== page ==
SA’s cyclops foreign policy on Maduro could be stomping on our Constitution

LONDON – Venezuelan President Nicolas Maduro has put his country through untold misery and despite this South Africa’s International Relations Minister, Lindiwe Sisulu has insisted that he is the duly-elected leader of the country until he steps down or there is an election and says she will not support regime change in the country. With this South Africa is defying the position of several countries led by the United States of America, Canada, the United Kingdom and several regional leaders who have backed the opposition leader in the country, Juan Guaido. South Africa’s foreign policy has been described as ‘non-existent’ and even though it now has a seat on the Security Council it lacks boldness preferring to follow the path of least resistance as it had done by accepting the result of the election in the Democratic Republic of Congo. In the case of Venezuela, it is doing the same, following the lead of other African nations, Russia and China instead of committing itself to principled foreign policy. Martin van Staden of the Free Market Foundation believes that South Africa is “doing untold damage to our international reputation” and “trampling on the Constitution” by supporting Maduro. He says South Africa should follow the principles of the Constitution of human rights, freedom and rule of law in its foreign policy. – Linda van Tilburg

By Martin van Staden*

The South African government has thrown its support behind the tyrant Nicolas Maduro of Venezuela in the midst of a constitutional crisis in that country. According to international relations minister, Lindiwe Sisulu, “South Africa’s position is that we recognise the duly-elected, democratically-elected president of Venezuela until such time as he steps down, or until such time as there is an election”. This unhesitant and unashamed backing of a figure that rivals, if not surpasses, the oppression by the likes of HF Verwoerd is a complete rejection of the values on which the Constitution, and by extension, South Africa, is based.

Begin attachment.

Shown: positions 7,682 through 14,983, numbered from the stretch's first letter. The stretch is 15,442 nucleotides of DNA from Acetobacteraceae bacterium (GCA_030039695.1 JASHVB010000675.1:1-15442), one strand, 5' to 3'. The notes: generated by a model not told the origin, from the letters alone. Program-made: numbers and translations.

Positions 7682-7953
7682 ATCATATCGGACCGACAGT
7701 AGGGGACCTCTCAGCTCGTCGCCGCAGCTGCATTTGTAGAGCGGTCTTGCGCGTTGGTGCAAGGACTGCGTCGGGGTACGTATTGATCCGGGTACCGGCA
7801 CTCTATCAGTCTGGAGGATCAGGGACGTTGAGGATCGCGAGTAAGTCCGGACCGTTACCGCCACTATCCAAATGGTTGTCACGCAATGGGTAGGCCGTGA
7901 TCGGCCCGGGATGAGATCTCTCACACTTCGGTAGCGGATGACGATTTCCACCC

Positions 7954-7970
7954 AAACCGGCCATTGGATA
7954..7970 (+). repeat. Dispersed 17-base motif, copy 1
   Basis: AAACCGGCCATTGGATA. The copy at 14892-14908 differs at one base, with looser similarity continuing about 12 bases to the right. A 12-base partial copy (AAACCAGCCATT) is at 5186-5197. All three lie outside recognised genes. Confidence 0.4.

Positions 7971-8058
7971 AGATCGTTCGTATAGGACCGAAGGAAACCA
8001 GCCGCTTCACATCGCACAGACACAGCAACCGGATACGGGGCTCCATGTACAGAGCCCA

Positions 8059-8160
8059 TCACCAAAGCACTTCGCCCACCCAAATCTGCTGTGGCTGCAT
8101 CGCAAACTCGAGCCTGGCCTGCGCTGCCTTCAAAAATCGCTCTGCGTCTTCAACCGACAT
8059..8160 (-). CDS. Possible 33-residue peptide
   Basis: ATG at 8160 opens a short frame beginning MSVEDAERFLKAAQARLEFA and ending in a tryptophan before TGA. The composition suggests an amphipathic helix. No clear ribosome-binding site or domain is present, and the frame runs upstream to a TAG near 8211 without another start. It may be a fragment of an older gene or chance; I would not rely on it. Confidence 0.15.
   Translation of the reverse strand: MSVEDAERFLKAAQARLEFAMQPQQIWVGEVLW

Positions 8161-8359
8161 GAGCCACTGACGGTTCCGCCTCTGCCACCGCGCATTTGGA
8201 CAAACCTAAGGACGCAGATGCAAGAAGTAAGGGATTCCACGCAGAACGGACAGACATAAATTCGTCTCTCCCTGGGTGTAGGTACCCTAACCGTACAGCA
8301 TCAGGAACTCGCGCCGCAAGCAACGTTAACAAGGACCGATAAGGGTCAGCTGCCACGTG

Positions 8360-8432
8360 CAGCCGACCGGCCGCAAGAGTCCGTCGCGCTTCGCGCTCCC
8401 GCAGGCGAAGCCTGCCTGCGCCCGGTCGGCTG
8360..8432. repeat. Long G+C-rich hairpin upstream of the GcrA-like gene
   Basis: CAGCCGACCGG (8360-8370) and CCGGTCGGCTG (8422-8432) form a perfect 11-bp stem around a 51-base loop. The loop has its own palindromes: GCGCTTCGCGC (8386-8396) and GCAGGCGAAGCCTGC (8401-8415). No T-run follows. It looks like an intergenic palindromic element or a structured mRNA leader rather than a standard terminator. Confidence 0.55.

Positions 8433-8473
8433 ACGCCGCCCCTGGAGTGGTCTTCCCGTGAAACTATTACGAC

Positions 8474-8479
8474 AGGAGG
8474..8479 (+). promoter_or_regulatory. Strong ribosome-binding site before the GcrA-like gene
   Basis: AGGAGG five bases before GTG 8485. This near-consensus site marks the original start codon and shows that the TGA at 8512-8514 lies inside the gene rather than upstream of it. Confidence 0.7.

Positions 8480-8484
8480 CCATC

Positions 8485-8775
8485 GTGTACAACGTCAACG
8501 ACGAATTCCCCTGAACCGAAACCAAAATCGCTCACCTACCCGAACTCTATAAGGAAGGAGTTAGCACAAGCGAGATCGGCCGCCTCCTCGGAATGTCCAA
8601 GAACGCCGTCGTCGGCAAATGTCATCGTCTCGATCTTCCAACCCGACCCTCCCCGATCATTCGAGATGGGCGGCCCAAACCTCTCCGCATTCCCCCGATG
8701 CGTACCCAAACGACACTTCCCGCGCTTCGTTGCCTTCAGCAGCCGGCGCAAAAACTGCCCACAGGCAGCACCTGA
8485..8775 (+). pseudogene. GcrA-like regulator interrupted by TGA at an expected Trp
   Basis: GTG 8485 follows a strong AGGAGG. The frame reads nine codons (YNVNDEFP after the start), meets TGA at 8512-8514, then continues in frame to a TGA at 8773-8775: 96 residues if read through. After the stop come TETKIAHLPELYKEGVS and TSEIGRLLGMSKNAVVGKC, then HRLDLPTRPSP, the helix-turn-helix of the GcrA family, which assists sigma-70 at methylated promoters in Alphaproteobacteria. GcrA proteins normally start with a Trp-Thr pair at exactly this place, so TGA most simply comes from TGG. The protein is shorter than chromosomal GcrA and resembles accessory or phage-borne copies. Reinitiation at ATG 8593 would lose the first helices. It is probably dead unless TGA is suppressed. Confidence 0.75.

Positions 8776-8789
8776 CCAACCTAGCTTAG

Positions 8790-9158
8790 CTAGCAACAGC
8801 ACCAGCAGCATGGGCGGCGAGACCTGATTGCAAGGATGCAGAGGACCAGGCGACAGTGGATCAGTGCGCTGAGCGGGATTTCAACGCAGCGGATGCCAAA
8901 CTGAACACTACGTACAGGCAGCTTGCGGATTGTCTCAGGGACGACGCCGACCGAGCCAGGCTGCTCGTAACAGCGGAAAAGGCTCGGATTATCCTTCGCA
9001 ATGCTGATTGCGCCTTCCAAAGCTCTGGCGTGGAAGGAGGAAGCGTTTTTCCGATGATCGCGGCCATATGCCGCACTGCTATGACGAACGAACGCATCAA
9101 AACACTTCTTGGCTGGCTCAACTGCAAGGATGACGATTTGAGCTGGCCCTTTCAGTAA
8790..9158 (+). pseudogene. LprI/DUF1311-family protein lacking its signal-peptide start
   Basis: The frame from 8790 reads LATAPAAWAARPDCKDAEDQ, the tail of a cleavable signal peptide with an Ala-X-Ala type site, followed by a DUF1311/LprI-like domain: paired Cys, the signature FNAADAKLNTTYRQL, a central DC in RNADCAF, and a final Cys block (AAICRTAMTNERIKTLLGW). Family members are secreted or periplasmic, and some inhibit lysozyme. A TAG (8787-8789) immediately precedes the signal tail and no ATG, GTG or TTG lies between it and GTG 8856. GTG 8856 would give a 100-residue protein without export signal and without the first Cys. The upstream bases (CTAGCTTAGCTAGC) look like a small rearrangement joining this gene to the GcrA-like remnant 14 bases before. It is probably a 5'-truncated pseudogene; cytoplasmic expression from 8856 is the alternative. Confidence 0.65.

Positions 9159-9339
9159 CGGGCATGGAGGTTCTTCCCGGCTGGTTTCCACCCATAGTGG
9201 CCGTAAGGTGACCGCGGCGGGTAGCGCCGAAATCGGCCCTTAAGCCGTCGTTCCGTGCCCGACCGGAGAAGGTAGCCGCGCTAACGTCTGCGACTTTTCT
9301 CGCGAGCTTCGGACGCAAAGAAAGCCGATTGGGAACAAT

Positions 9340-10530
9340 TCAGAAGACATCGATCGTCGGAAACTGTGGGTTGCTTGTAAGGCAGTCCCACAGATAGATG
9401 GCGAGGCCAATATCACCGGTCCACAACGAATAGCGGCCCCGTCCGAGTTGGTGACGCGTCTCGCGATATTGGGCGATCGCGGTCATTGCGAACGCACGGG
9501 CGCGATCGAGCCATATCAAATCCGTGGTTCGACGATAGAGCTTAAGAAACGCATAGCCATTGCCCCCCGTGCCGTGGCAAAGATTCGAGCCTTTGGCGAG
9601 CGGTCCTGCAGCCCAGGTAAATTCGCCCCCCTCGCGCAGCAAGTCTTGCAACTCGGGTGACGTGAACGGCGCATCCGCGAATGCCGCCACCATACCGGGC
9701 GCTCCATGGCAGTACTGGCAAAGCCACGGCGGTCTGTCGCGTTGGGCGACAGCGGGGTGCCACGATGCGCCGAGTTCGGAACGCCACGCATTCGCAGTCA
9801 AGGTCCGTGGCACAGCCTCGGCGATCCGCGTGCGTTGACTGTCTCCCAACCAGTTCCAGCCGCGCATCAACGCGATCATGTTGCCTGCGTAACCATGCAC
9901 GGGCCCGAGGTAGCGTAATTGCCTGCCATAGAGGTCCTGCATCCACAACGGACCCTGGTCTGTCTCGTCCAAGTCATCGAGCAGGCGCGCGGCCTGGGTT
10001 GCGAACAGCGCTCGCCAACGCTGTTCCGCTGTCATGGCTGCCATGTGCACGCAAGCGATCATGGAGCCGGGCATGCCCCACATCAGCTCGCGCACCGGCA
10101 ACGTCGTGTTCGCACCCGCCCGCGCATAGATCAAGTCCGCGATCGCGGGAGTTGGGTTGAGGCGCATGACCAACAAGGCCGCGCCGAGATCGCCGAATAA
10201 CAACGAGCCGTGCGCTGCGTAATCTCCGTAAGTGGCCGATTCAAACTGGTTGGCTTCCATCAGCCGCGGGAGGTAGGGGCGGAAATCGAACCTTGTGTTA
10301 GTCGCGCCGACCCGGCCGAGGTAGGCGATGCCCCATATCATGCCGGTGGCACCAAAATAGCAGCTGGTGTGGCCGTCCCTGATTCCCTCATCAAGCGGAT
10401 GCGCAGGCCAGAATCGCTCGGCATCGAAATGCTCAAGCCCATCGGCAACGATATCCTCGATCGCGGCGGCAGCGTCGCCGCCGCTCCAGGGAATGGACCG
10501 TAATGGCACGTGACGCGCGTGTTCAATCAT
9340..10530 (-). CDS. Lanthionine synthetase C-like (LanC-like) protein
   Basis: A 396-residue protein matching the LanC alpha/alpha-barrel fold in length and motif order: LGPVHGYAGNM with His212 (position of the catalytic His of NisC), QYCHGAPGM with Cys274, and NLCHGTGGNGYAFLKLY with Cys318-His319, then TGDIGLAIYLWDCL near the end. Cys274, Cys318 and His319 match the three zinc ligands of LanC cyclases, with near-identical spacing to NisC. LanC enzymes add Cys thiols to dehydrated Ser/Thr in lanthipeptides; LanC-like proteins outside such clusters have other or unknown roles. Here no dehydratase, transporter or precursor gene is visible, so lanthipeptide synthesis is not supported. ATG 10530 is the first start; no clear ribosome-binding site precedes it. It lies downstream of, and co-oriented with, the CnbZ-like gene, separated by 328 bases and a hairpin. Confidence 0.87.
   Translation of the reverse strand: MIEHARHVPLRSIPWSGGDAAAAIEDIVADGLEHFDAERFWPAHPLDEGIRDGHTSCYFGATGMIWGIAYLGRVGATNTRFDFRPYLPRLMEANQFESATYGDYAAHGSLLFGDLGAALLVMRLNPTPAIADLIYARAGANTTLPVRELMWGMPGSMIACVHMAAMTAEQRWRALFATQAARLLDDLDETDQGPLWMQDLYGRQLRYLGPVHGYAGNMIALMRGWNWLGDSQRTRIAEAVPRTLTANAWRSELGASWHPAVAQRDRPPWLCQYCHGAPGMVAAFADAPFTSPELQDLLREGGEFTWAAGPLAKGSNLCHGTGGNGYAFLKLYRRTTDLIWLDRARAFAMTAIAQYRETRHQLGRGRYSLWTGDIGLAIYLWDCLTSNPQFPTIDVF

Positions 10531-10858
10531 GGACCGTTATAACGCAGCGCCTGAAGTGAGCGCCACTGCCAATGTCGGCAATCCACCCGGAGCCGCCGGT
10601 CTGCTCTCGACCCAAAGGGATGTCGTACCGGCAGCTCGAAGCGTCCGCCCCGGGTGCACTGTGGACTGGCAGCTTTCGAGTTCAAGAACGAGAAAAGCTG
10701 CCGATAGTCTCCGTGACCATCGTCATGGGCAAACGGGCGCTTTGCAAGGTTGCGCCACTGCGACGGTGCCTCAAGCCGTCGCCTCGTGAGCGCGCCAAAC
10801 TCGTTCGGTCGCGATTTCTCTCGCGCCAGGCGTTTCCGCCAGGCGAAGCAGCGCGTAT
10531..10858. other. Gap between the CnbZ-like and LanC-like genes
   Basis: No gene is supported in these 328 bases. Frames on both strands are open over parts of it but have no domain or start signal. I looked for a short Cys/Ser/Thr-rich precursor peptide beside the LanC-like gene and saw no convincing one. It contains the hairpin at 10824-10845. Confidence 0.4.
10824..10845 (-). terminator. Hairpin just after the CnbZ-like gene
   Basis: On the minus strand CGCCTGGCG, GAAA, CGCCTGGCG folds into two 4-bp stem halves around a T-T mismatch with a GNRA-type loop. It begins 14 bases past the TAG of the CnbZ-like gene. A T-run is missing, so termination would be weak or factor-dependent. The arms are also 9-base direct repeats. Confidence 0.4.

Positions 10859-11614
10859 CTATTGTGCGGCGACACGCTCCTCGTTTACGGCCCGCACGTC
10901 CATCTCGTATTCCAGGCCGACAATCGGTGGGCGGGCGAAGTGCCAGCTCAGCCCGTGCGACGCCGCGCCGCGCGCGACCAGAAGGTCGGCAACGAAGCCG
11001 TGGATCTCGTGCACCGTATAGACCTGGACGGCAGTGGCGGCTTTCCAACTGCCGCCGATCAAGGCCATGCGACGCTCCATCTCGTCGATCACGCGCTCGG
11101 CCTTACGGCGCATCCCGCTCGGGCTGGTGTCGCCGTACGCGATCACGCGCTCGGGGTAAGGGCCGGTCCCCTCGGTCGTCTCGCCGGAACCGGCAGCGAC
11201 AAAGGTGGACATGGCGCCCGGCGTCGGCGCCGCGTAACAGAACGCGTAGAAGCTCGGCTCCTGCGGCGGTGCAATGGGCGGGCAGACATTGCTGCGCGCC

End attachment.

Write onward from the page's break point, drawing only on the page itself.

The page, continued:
The humanitarian situation in Venezuela is dire. While destitution around the world is at an all-time low, in Venezuela, more children are dying on the streets from malnutrition and starvation today than in the 1990s. The Venezuelan government has stopped publishing mortality statistics in an attempt to cover up the disaster heralded by the regimes of Hugo Chavez and Nicolas Maduro for the formerly-prosperous South American state. Ninety percent of Venezuelans live below the poverty line. More than 1.5m Venezuelans have fled the land of their birth since 2015. Tomás Páez believes 15% of the total Venezuelan population will soon reside outside their country, with no hope of return.

The root cause of this travesty is, unfortunately, quite simple: the ideology of socialism. And, particularly, socialism brought about through a regime of expropriation not unlike that being contemplated in South Africa. Vast swathes of property in the oil and agricultural industries were nationalised by the Venezuelan government in its attempt to fill the shoes left by the murderous erstwhile Soviet Union.

As is the case in any socialist regime that embarks on an economic programme that will inevitably kill and destroy, the Venezuelan government soon graduated to infringements of civil and political rights. There were 31,096 complaints of human rights violations between 2011 and 2014 alone – and only 3.1% of those complaints led to the Venezuelan police taking action. In 2017, the Maduro regime ordered the closure of 49 media houses – 36 broadcasters and three television channels included. Social media networks and political websites have also been blocked.